SUMMARY OF THE INVENTION

An objective of the present invention is to provide a simple and efficient method for screening a gene encoding a polypeptide that converts a ligand precursor into a ligand, and a method for determining whether or not a test gene encodes a polypeptide that converts a ligand precursor into a ligand. Another objective of the present invention is to provide a method for isolating a polypeptide that converts a ligand precursor into a ligand and a gene encoding it, using the screening method.

Furthermore, an objective of the invention is to provide a method for screening a ligand that binds to a nuclear receptor, a method for determining whether or not a test compound is a ligand for a nuclear receptor, and a method for screening a gene encoding a polypeptide that converts an inactive form of a transcriptional regulatory factor into an active form, based on the screening method and the determination method described above.

The present inventors investigated to achieve the above objectives and focused on the nature of nuclear receptors, which function as transcriptional regulatory factor by being bound by a ligand. We successfully constructed the system in which a ligand is formed by the expression of a polypeptide that converts a ligand precursor into a ligand, and the ligand thus formed binds to a nuclear receptor to thereby induce the expression of a reporter gene located downstream of the target sequence. We searched a gene library using this system and succeeded in isolating a gene encoding a polypeptide capable of converting a ligand precursor into a ligand.

Specifically, the inventors constructed a vector comprising a gene encoding a fusion polypeptide of DNA binding domain of GAL4 and ligand-binding domain of vitamin D receptor and a vector in which the lacZ gene, a reporter, is located downstream of the binding sequence of the DNA binding domain of GAL4. These two vectors, and subsequently the cDNA library, were introduced into cells. Then the reporter activity was measured after adding the vitamin D precursor. Clones with the reporter activity were selected to examine whether or not they have the activities to convert the vitamin D precursor into vitamin D, thereby finding a clone that has the activity.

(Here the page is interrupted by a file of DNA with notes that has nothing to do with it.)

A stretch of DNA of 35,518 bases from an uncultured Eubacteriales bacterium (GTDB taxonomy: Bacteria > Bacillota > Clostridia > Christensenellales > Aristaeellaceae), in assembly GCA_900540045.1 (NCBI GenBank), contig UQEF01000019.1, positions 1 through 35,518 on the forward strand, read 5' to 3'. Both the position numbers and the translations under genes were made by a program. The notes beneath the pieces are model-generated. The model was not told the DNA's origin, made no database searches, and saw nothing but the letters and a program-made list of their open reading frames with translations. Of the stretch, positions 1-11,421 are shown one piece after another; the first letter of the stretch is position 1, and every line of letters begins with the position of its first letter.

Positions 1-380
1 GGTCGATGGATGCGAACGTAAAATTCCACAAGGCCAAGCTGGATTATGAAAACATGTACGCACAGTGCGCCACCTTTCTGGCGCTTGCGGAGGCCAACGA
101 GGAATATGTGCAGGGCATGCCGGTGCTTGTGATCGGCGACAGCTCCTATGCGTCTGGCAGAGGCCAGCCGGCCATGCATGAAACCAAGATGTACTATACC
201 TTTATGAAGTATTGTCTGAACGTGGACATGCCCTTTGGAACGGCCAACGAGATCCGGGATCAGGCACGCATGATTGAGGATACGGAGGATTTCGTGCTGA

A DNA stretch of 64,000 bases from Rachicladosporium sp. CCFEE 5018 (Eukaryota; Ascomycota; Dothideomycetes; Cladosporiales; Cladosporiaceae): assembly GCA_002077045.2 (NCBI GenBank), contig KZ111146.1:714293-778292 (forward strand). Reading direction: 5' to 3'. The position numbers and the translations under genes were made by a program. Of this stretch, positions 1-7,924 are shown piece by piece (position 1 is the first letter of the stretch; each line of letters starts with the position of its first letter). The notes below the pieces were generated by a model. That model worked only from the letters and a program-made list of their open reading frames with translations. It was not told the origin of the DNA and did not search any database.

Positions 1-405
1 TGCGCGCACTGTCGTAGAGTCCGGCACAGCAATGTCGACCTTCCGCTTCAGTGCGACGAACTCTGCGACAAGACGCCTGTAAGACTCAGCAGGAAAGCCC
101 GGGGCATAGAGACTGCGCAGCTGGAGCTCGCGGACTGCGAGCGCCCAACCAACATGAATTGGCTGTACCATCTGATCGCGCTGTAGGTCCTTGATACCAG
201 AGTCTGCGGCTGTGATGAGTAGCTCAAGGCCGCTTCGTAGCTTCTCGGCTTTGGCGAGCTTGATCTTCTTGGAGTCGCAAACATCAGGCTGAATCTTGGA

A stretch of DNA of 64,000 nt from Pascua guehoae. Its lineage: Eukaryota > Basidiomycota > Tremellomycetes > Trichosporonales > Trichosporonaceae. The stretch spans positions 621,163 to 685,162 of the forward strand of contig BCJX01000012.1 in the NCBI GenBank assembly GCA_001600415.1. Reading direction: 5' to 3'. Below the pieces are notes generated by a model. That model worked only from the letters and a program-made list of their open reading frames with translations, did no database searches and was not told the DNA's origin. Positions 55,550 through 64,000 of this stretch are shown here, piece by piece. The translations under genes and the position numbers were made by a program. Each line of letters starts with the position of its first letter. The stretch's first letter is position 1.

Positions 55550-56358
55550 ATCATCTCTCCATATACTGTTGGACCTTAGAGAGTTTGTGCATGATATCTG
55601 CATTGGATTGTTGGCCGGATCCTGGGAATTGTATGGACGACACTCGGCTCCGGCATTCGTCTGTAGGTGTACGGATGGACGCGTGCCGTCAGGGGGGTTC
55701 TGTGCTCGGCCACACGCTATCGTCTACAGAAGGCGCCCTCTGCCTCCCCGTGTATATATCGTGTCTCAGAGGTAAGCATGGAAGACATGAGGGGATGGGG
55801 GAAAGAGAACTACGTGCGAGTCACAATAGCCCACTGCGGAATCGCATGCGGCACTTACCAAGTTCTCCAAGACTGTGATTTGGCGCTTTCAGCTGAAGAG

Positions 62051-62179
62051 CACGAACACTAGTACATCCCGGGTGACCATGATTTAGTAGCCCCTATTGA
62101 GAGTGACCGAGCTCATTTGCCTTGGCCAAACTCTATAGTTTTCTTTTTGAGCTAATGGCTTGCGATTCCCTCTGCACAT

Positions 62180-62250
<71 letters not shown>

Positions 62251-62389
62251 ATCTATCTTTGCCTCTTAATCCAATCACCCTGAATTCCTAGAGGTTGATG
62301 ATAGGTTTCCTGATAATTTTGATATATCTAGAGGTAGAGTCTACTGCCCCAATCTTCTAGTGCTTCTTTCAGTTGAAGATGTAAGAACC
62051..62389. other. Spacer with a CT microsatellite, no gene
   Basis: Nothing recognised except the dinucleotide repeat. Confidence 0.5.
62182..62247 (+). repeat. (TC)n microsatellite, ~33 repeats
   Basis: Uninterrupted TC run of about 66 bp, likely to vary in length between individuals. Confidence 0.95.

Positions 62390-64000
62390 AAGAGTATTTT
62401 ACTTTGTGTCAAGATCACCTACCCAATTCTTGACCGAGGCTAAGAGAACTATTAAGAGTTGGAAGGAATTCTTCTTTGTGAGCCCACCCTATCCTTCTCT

Also, the inventors found that this system, which takes the advantage of the transcriptional regulatory function of a nuclear receptor, makes it possible to screen a ligand that binds to a nuclear receptor and to examine whether or not a test compound is a ligand that binds to the nuclear receptor. Specifically, for example, a library of test compounds can be used in place of a ligand precursor and a gene library comprising the gene encoding a polypeptide that converts a precursor into a ligand in the system described above. When a test compound functions as a ligand, the nuclear receptor promotes the transcription of the reporter gene. Thus, compounds that function as ligands can be screened from the library simply by detecting the reporter activity as an index.

Furthermore, the inventors found that the system utilizing the transcriptional regulatory function of a nuclear receptor can be employed to screen genes that encode polypeptides capable of converting an inactive form of a wide range of transcriptional regulatory factors into an active form. In other words, the inventors found that the system in which the transcriptional regulatory function can be used to isolate factors involved in activation of various transcriptional regulatory factors, which have inactive and active forms, such as transcriptional regulatory factors activated by phosphorylation as well as nuclear receptors activated by the binding of ligands.

More specifically, this invention relates to:

1. a cell comprising a vector carrying a gene encoding a nuclear receptor and a vector carrying the binding sequence of the nuclear receptor and a reporter gene located downstream of said binding sequence;

2. the cell of 1, wherein the nuclear receptor is a vitamin D receptor;

3. a cell comprising a vector carrying a gene encoding a fusion polypeptide comprising DNA binding domain of a nuclear receptor and ligand-binding domain of a nuclear receptor, and a vector carrying the binding sequence of the DNA binding domain of the nuclear receptor and a reporter gene located downstream of the binding sequence;

4. the cell of 3, wherein the DNA binding domain of the nuclear receptor is originated from GAL4;

5. the cell of 3, wherein the ligand-binding domain of the nuclear receptor is originated from vitamin D receptor;